At the End of Hope

[flash creative nonfiction]

Every once in a while, I dream of the impending apocalypse. I dream that I am watching it swallow Manhattan from the shores of Brooklyn—a transmogrified landscape where the outline seems more distant but provides an uninterrupted view from a row of dilapidated brownstones and the “beach” of Kent Ave.

No fences, no condominiums—just grey skies (fire & foreboding) and the abyss of forever, rocked gently by the soft waves of the East River.

—and somehow I am on hope street but not Hope Street because I am by the water. I am surrounded by mutations of its memories: just bricks and gravel and the smell of weed and spray paint and beer and the endless cigarettes, hand rolled and unfiltered (a small circular piece of cardboard at the tip).

In my dreams, my past is now. Breeze carries his machete underneath a Confederate handkerchief and Fumiko and Nozomi make tea in the kitchen and someone somewhere in the loft is inevitably fucking some stranger no matter the time or day. When we paint an angel on the wall, Morgan’s smoking Vinny’s weed and I’m drunk and we’re surrounded by girls with foreign accents, who accessorize and apply bright lipstick for doomed parties on the other side of the L, their matte lips like B&T passports.

In their room, Someone is spending Eternity singing or painting or writing or filming or sewing or crying or memorizing lines or faces or moments in time. The models sit in awkward poses with their eyes burning holes through the lens. Joe organizes them in clean, white lines. We’re all playing like bored children, like we’re all important now.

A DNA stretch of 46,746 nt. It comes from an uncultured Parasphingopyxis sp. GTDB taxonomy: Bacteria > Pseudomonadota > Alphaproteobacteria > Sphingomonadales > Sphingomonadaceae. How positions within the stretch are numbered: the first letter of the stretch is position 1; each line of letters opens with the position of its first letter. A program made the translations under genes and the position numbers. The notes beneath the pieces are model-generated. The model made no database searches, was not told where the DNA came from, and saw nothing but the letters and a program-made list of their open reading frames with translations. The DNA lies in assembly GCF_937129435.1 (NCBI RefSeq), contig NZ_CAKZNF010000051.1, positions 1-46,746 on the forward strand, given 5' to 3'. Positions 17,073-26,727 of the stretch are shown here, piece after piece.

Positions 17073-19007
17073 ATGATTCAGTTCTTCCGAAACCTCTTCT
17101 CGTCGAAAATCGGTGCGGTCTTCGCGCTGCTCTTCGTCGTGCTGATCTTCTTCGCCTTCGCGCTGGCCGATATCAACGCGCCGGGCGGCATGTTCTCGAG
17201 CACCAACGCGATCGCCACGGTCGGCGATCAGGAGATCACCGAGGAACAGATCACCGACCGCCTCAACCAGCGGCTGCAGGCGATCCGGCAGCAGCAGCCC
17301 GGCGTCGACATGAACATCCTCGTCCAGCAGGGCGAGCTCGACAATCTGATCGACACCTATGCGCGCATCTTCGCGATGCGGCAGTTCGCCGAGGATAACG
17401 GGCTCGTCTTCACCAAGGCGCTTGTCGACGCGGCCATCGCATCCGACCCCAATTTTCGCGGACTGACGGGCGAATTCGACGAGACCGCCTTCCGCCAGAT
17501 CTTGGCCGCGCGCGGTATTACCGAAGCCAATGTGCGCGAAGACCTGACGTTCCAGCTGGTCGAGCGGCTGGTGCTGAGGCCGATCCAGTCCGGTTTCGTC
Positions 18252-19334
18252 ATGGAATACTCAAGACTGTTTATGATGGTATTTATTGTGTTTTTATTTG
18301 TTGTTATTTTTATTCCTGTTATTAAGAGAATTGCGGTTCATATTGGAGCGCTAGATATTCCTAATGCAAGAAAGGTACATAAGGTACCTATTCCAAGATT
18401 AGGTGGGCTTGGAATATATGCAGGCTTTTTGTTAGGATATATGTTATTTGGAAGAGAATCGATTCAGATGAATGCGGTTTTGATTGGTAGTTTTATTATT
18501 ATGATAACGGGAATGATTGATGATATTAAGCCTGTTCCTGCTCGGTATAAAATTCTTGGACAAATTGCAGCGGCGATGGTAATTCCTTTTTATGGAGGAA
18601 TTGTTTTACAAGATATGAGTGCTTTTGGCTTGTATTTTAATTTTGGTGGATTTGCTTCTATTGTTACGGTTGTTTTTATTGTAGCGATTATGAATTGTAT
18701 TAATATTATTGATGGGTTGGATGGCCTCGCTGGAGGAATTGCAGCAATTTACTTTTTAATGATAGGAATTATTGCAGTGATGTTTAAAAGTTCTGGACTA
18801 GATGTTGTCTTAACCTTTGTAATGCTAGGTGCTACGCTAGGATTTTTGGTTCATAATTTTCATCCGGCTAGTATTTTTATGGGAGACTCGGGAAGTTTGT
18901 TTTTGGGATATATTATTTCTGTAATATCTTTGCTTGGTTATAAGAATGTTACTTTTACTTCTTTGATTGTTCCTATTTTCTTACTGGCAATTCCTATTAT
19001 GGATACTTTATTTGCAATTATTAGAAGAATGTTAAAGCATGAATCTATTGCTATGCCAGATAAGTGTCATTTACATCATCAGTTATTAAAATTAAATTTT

(with distance, I’m not sure if some things are memories or dreams)

If we’re lucky, at night, we will go to some dark show in the first floor of a warehouse and we will be surrounded by art and candlelight and bodies and bodies of strangers for our beds, for our own art—to make something with our tongues and with our hands. Something “real,” a truth uncovered—all while waiting for the end to reach our island; to wash us, the memories of us, all away.

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photo: Joseph Clement

Jesi Bender

Jesi Bender is an artist from upstate New York. Her writing has appeared in Zouch Magazine, Split Lip Magazine, Luna Luna Magazine, Chicago Literati, and Winter Tangerine among others. www.jesibender.com.